The word can bring many images to mind. For some, it means the “junkie” on the street corner who hasn’t bathed. For others, it means the drug dealer in the expensive car. Still others see it as the alcoholic at the end of bar. But for some, it means the face staring back at them in the mirror.
Addiction isn’t selective in its victims. Rich. Poor. Young. Old. Religious. Atheists. Men. Women. It has discriminating qualities. It simply attacks and doesn’t let go. There are people of prominence who have openly discussed their addictions. President George W. Bush, Elton John, Kerry Collins, Samuel L. Jackson, and Eric Clapton – just to name a few. And then there are our neighbors, friends, church members, family and co-workers. Everywhere you go, addiction is there.
So, what is addiction? That is a hard word to define. There is the official definition. Mr. Webster defines it as
a compulsive need for and use of a habit-forming substance (as heroin, nicotine, or alcohol) characterized by tolerance and by well-defined physiological symptoms upon withdrawal; broadly persistent compulsive use of a substance known by the user to be harmful.
But it goes so much deeper than that. It is a disease of life-altering proportions. It literally destroys everything and everybody it touches. I have witnessed great people fall to improbably bottoms. I have watched lives end with “one last drink”. Families fall apart. Jobs are lost. Money disappears. Crimes occur. The list of negative consequences just goes on and on. And yet, the lure of “one more” can be greater then the need for air.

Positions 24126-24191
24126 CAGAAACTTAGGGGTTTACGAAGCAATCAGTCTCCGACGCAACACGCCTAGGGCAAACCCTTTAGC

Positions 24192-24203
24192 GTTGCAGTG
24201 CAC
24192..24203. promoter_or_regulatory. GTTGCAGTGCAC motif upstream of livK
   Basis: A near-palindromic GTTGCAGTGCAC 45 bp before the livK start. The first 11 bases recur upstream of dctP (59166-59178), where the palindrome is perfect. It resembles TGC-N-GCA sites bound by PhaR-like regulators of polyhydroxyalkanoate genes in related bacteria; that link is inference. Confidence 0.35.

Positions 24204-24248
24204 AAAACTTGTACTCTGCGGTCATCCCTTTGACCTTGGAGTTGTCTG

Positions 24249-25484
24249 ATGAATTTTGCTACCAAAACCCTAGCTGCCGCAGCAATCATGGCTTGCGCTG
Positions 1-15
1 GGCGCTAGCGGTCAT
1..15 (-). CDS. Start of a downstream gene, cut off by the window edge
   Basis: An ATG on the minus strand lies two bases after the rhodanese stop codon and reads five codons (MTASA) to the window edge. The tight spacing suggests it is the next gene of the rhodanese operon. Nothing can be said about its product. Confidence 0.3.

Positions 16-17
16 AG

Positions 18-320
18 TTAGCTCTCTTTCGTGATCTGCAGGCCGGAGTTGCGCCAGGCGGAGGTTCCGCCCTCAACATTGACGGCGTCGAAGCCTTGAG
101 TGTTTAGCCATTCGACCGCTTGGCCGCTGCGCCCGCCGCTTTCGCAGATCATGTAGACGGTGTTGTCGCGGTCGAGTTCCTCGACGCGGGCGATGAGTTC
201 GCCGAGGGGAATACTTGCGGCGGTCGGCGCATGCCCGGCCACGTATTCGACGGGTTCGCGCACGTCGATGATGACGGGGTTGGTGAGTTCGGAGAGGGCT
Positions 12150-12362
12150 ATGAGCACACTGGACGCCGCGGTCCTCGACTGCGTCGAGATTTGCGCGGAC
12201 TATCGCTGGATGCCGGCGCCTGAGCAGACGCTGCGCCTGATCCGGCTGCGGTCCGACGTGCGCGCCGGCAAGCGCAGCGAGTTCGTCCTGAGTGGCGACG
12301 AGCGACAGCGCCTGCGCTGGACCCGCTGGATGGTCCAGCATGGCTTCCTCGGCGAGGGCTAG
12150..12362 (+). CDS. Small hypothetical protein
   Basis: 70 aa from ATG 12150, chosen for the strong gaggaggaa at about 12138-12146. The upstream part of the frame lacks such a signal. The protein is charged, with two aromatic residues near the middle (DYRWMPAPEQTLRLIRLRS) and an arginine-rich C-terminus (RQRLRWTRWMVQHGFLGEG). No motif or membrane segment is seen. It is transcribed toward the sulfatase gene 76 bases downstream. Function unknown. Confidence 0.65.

What can be done? Are these men and women beyond help?
The Bible says in Psalm 107:13:
Then they cried unto the Lord in their trouble, and he saved them out of their distresses.
The Lord wants us to seek Him during our greatest moments, our darkest moments and all the moments in between. For the addict, the mere idea of reaching out to God is one, both foreign and frightening. In fact, for many in the depths of the disease, their will to disbelieve is so powerful that they would rather die then seek answers through God. But the 12-Steps can help. You see, the original 12 steps were formed for Alcoholics Anonymous. A.A. founder Clarence Snyder said, “since our A.A. program was based on the Word of God, God says there is no access to Him except through His Son Jesus Christ.” Without God, A.A. and the 12-Steps could never have been born.
Are you interested in learning more about the relationship between 12-Steps and God?
Lord, I pray that those who need help with addictions will seek your guidance. I pray for their willingness to understand that there is a power greater then themselves and that power is You, Lord. I pray they will come to have a relationship with you so that they might find answers to this very difficult question of addiction. Amen.